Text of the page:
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North Terrace and Stuart Mesa elementary schools on Camp Pendleton qualify for a Department of Defense school modernization grant. Photo by Simone Hogan
North Terrace and Stuart Mesa elementary schools on Camp Pendleton qualify for a Department of Defense school modernization grant. Photo by Simone Hogan
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Federal grants to help modernize Camp Pendleton public schools

OCEANSIDE — Between two federal grants, one approved and the other pending, the Oceanside Unified School District anticipates receiving approximately $80 million to help modernize two Camp Pendleton elementary schools within the next two years.

North Terrace and Stuart Mesa elementary schools are located on the North County military base, making them eligible to participate in the Department of Defense (DOD) Public Schools on Military Installations (PSMI) grant. The grant pays for 80% of each school’s modernization efforts while the selected school district matches the remaining 20%.

At the July 19 board meeting, Andrea Norman, associate superintendent of business services, said the DoD recently selected North Terrace to receive funds. Stuart Mesa expects the PSMI grant sometime in the next two years.

“We’re on a nationwide list,” she said. “Once you get notified your number has come up you get the grant, then you just share with them what your plans would be.”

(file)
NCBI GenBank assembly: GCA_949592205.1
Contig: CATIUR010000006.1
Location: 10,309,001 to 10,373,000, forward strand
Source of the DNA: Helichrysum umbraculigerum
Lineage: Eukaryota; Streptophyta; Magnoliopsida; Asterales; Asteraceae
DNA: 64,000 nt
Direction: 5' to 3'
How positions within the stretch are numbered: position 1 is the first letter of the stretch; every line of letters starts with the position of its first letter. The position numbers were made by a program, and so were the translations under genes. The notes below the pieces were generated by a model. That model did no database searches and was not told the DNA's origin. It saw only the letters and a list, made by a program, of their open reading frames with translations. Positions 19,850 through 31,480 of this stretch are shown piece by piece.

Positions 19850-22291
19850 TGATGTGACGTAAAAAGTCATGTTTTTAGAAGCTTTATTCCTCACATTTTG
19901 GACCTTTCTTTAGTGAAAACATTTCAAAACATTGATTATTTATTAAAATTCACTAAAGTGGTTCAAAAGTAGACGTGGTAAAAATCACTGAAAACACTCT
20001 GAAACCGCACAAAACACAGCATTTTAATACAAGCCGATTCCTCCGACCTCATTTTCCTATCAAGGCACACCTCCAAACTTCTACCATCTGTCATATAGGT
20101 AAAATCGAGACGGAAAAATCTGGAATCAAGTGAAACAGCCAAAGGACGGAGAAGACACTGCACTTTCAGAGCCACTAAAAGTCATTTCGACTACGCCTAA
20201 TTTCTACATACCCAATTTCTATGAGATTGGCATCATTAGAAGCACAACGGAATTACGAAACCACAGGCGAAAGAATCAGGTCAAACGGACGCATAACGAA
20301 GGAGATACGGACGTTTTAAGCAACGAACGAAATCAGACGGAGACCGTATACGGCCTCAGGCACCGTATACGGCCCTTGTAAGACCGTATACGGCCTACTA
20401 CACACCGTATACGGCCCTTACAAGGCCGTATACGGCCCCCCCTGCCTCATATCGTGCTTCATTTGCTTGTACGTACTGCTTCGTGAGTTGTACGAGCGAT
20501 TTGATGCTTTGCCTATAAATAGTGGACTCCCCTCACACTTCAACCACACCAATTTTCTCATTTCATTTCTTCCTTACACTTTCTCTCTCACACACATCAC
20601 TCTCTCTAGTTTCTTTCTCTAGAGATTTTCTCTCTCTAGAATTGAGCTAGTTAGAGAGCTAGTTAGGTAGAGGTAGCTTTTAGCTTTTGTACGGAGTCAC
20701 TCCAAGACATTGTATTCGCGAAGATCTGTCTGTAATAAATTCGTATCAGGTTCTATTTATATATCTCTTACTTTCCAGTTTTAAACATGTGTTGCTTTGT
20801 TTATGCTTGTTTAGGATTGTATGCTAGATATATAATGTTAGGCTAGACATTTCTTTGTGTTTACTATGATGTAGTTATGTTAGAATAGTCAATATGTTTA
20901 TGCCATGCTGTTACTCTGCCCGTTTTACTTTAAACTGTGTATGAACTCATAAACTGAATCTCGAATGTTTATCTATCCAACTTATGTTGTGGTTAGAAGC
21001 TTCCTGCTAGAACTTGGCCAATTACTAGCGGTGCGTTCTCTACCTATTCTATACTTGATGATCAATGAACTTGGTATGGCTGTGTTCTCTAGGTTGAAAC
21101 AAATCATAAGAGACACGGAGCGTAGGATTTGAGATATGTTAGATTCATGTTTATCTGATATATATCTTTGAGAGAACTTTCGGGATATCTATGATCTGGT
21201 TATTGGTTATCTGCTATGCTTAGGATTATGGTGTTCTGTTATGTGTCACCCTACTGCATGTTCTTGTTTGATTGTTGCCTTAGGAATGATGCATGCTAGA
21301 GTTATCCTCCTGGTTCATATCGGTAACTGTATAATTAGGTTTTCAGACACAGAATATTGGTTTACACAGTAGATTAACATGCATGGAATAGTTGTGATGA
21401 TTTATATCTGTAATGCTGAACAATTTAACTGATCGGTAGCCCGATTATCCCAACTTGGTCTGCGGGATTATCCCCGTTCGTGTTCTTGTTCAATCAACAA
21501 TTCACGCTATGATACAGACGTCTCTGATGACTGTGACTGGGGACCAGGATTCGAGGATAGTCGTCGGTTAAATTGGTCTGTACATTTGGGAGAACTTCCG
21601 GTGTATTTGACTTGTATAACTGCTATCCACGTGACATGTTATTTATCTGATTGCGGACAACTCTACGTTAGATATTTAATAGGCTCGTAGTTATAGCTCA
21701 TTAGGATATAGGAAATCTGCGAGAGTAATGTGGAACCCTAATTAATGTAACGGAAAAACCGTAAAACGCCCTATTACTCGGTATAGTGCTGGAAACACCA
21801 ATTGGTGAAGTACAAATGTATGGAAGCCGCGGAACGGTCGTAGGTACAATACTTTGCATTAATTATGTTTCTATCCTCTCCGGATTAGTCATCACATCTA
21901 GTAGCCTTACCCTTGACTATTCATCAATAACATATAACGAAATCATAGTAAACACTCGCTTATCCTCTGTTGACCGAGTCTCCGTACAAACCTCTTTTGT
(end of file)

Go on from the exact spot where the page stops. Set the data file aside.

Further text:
North Terrace has completed the process and will receive around $60 million for the overall $75 million modernization project, leaving Oceanside Unified to pay the remaining $15 million.

Once Stuart Mesa is selected to participate in the department’s grant, the district would receive $20 million for the school’s modernization while paying the remaining $5 million.

“We’re getting $80 million from the feds to rebuild these schools,” said Trustee Mike Blessing.

According to Norman, North Terrace was prioritized over Stuart Mesa because half of the school’s buildings are portable and not permanent brick-and-mortar structures.

The school board approved using Measure W funds for both projects on July 19. Passed by voters in November 2020, Measure W issues up to $160 million in general obligation bonds for school facility improvements.

In March, the board approved additional Measure W projects, including replacing playground equipment, installing new shade structures districtwide, track and field replacements at the high schools, a new gym at Jefferson Middle School and various HVAC and roof replacements.

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